Reinventing retail | Inquirer Business

Reinventing retail

/ 12:51 PM September 26, 2021

All of us are well aware of how COVID-19 significantly disrupted the retail sector globally. It has been particularly disheartening to see shops and restaurants board up and put up that “closed” sign for good.

From implementing contactless payment options and laying out physical distancing decals on the floor, to setting up sanitation stations at store entrances, placing acrylic barriers on tables and counters, and offering curbside pick-ups, our retailers had to restrategize and think of new ways to keep their businesses afloat in the face of the pandemic. Here are some examples of how companies nowadays are reinventing retail.


Touchless food ordering

If we’re impressed by how QR codes have conveniently allowed us to order food and drinks from our favorite restaurant, wait until you see this.


We usually see holography in movies or concerts. Who would have thought that we could eventually use this same technology in our everyday life? Holo Industries presents its Holographic Restaurant and Kiosk Units that allow diners to order and pay for food in a safe, contactless manner. Each unit consists of a 3D holographic plate that would beam up the restaurant’s holographic menu above the restaurant counter. Customers can then select their orders by “pushing” buttons as they would on a touchscreen, minus the need to douse their hands with alcohol right after.


Will we see holographic keypads on ATMs and holographic elevator buttons in the near future?


‘Pub In A Box’

Can’t go out to the pub because of alert level restrictions? Let the pub come to you.

To cope with the lockdowns, East London-based brewery Signature Brew came up with “Pub In a Box.” It contains eight 330 ml cans of the brewery’s award-winning craft beers, a Signature Brew beer glass, a couple of packs of bar chow, a coaster (you’re not drinking at a bar when you don’t have that coaster in front of you), a music quiz and exclusive playlists to complete that pub vibe in the confines of your home. The box even has a DIY pub sign inside, if you want to go the extra mile and put it up the kitchen counter as you enjoy a cold glass of beer, or two.


Burger King

In the United States, fast food giant Burger King has unveiled new restaurant designs that aim to improve its customers’ restaurant experience in the time of COVID-19. Among the plans is a drive-in area where diners can park their cars beneath solar-powered canopies, order through the BK App and have the food delivered to their cars. How’s that for eating out?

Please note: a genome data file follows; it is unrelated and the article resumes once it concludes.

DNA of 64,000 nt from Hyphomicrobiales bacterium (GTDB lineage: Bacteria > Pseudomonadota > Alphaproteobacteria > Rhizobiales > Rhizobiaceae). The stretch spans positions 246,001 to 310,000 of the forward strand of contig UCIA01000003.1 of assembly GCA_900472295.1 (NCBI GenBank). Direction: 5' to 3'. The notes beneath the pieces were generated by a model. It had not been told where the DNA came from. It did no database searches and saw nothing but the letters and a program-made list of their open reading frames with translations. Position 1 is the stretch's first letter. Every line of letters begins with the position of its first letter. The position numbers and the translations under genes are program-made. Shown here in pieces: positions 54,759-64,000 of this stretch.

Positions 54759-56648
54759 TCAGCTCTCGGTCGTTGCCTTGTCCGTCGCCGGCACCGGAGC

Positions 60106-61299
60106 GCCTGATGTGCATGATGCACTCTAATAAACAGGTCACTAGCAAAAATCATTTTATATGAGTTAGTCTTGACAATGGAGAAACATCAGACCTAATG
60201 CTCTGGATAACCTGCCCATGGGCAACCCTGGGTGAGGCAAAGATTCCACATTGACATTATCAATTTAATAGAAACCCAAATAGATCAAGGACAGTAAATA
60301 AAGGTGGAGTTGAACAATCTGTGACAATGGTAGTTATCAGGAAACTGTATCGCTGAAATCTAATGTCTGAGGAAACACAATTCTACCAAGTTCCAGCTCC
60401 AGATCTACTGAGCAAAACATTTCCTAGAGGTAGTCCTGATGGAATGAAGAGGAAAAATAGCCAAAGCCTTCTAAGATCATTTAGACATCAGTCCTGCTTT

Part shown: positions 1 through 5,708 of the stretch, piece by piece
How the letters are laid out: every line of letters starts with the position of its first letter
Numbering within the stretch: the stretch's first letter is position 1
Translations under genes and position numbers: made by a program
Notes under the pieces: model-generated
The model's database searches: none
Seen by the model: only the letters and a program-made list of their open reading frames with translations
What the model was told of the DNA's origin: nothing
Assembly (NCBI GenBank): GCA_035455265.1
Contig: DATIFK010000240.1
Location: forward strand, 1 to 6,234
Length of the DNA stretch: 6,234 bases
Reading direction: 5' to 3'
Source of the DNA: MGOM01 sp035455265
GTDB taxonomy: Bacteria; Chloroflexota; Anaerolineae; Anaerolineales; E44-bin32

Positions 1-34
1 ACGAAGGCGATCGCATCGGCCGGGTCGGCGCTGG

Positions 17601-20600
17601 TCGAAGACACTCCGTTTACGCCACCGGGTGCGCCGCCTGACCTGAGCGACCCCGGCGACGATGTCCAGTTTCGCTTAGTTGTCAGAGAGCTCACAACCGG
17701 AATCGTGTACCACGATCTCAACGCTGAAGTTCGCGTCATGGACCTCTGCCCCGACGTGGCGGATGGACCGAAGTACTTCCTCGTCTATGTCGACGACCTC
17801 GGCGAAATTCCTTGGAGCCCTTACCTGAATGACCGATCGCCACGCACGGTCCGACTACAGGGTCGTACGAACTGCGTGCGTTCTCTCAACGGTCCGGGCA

Another design option has the kitchen and dining area suspended above the drive-thru lanes. Food will be brought down to the customer in drive-thru via a conveyor belt system. Customers who want to dine in can do so at the outdoor seating area, saving them the risks of staying inside an enclosed space.


Full-service checkout counters

At its Supercenter in Fayetteville, Arkansas, Walmart has done away with its checkout lanes. Instead, a wide, open area of the store houses 34 registers which are always kept open where shoppers can freely choose whether to self-checkout or be assisted by an associate. The setup allows for a faster checkout, so customers won’t have to stay inside the store for too long. The open area avoids crowding and lets everyone, whether you’re a shopper or a store employee, maintain a safe physical distance—an absolute must during this time.



Pop-ups and smaller shops

COVID-19 required us to be quick in our shopping trips and pick the less crowded places as much as possible. Department store chains Macy’s and Bloomingdales have begun to put up smaller stores that are away from malls and closer to where its customers are. The decision of both retailers to scale down is due in part to the big changes in consumer habits because of the pandemic.


Other brands such as perfume house D. S. & Durga went the way of the pop-up shop after having to close its physical stores. Fumetruck looks like an ice cream truck but it carries the fragrance brand’s exclusive scents. And while the company had to shut its stores, its mobile pop-up shop allowed more people access to its products since it can rotate between locations in New York City.

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Sources:,,,,,,,, Ajay Suresh via Wikimedia Commons

TAGS: Business, property, Retail, shops, stores

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